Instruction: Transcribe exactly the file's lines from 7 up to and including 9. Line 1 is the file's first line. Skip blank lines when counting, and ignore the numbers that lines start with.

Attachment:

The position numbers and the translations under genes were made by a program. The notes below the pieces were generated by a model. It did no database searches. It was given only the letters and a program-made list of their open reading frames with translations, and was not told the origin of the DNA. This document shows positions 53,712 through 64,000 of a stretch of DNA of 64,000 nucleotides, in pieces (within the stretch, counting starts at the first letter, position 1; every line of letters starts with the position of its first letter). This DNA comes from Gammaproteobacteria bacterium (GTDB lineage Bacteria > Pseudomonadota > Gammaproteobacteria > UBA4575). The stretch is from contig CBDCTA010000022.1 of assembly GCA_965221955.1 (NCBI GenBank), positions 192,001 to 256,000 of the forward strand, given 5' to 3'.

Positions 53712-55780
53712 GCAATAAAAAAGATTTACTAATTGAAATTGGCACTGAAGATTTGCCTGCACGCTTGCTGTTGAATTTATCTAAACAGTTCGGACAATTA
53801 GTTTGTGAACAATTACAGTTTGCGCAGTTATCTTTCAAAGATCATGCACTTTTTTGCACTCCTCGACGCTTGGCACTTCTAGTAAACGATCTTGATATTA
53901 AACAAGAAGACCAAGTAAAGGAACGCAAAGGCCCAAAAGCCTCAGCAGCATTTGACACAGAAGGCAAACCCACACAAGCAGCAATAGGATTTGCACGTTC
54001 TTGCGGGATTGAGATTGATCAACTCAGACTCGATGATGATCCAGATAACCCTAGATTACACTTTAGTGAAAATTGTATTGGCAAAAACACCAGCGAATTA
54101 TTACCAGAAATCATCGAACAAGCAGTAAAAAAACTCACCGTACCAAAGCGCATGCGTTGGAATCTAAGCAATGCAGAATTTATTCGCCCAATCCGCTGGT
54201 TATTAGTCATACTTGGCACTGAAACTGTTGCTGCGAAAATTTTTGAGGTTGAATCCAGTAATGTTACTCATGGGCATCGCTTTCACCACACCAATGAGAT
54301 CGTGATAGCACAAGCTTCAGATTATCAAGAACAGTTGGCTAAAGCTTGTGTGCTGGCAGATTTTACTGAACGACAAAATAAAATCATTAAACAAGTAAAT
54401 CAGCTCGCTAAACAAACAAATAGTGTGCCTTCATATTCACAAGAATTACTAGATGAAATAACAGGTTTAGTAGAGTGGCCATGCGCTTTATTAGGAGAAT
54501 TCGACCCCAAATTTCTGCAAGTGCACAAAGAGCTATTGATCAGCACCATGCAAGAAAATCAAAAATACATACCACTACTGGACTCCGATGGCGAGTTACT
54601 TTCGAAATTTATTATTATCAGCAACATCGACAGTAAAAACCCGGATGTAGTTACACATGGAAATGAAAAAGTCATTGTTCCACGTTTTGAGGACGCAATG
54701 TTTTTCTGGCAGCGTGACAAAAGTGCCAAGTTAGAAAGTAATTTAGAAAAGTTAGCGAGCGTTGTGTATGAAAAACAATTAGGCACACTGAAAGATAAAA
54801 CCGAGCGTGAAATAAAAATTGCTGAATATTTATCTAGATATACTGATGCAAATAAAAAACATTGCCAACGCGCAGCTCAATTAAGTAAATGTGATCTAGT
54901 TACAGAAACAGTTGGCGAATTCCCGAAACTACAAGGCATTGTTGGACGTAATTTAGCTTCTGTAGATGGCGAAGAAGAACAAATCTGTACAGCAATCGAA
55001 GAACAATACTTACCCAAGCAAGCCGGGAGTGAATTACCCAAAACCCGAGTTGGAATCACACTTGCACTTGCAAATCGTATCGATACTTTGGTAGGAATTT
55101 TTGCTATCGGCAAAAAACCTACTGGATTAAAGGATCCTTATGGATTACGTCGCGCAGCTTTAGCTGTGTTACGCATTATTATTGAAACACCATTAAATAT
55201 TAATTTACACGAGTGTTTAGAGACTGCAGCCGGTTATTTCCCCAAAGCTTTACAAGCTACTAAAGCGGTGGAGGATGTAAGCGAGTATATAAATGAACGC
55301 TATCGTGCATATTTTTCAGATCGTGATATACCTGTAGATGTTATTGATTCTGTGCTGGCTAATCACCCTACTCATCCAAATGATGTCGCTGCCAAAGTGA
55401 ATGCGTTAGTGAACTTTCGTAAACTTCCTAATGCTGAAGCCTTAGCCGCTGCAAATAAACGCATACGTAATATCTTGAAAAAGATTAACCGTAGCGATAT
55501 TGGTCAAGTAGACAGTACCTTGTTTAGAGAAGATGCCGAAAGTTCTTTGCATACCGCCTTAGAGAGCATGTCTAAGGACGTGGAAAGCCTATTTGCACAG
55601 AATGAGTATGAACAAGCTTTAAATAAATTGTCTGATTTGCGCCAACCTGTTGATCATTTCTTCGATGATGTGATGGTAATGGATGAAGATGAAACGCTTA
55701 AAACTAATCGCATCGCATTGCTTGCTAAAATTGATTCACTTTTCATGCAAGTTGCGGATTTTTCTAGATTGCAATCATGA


54101 TTACCAGAAATCATCGAACAAGCAGTAAAAAAACTCACCGTACCAAAGCGCATGCGTTGGAATCTAAGCAATGCAGAATTTATTCGCCCAATCCGCTGGT
54201 TATTAGTCATACTTGGCACTGAAACTGTTGCTGCGAAAATTTTTGAGGTTGAATCCAGTAATGTTACTCATGGGCATCGCTTTCACCACACCAATGAGAT
54301 CGTGATAGCACAAGCTTCAGATTATCAAGAACAGTTGGCTAAAGCTTGTGTGCTGGCAGATTTTACTGAACGACAAAATAAAATCATTAAACAAGTAAAT